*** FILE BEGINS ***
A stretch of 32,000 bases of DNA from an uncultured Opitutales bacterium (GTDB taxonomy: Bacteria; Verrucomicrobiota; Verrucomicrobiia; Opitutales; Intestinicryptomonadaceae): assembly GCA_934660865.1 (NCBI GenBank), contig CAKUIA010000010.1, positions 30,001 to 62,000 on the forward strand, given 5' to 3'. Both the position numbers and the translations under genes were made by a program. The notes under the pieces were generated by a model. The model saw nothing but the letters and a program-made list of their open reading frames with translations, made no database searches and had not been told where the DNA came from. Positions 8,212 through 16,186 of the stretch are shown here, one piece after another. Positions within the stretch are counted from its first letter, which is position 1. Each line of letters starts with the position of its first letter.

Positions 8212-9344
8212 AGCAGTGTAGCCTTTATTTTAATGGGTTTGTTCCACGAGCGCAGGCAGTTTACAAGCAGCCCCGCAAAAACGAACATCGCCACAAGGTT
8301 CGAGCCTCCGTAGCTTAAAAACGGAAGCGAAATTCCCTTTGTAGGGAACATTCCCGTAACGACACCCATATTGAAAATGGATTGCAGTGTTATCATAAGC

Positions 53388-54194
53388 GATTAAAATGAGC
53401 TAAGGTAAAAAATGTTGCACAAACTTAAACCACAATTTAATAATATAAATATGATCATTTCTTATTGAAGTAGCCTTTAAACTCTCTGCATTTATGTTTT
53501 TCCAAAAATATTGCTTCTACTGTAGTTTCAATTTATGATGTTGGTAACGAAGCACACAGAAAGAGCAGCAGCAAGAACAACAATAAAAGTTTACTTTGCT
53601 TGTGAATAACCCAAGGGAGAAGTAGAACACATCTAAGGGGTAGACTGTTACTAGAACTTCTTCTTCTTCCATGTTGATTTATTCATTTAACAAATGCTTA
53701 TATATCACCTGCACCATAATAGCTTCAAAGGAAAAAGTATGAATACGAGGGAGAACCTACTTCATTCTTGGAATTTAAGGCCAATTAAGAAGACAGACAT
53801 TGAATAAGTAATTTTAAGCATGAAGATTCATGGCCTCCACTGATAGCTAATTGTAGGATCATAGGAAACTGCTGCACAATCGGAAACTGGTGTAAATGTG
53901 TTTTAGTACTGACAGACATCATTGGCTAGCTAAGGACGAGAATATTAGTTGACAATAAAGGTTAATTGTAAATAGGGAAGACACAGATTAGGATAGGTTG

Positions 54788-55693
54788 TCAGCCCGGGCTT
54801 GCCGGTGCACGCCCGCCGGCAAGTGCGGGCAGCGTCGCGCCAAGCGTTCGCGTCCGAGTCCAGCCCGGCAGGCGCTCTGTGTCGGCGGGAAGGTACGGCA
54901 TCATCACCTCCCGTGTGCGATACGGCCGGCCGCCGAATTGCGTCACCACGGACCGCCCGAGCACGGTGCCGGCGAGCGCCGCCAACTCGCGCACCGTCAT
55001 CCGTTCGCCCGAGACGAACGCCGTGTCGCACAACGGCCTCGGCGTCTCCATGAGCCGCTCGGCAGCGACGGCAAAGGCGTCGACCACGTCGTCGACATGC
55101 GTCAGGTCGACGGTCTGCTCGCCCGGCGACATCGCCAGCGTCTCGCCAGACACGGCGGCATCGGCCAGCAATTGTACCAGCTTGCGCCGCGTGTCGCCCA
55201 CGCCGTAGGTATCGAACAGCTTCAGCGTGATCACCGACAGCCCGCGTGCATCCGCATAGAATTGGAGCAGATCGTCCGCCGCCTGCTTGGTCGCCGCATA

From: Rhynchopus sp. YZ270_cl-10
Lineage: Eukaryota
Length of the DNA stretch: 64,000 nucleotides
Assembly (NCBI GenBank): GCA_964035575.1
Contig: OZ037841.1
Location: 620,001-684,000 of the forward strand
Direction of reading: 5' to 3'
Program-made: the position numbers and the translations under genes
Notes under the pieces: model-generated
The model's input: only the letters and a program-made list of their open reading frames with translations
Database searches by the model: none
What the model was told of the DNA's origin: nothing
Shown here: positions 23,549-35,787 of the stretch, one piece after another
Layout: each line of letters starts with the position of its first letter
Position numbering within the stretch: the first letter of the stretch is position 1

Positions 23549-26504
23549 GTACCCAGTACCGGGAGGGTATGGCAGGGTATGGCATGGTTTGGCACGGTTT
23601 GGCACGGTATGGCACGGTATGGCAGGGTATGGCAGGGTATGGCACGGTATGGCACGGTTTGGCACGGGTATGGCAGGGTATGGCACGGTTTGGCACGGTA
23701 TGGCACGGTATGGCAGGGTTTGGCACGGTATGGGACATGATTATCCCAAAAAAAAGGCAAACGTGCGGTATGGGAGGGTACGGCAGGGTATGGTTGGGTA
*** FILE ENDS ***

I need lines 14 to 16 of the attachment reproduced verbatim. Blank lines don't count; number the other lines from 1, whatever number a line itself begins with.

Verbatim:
54788 TCAGCCCGGGCTT
54801 GCCGGTGCACGCCCGCCGGCAAGTGCGGGCAGCGTCGCGCCAAGCGTTCGCGTCCGAGTCCAGCCCGGCAGGCGCTCTGTGTCGGCGGGAAGGTACGGCA
54901 TCATCACCTCCCGTGTGCGATACGGCCGGCCGCCGAATTGCGTCACCACGGACCGCCCGAGCACGGTGCCGGCGAGCGCCGCCAACTCGCGCACCGTCAT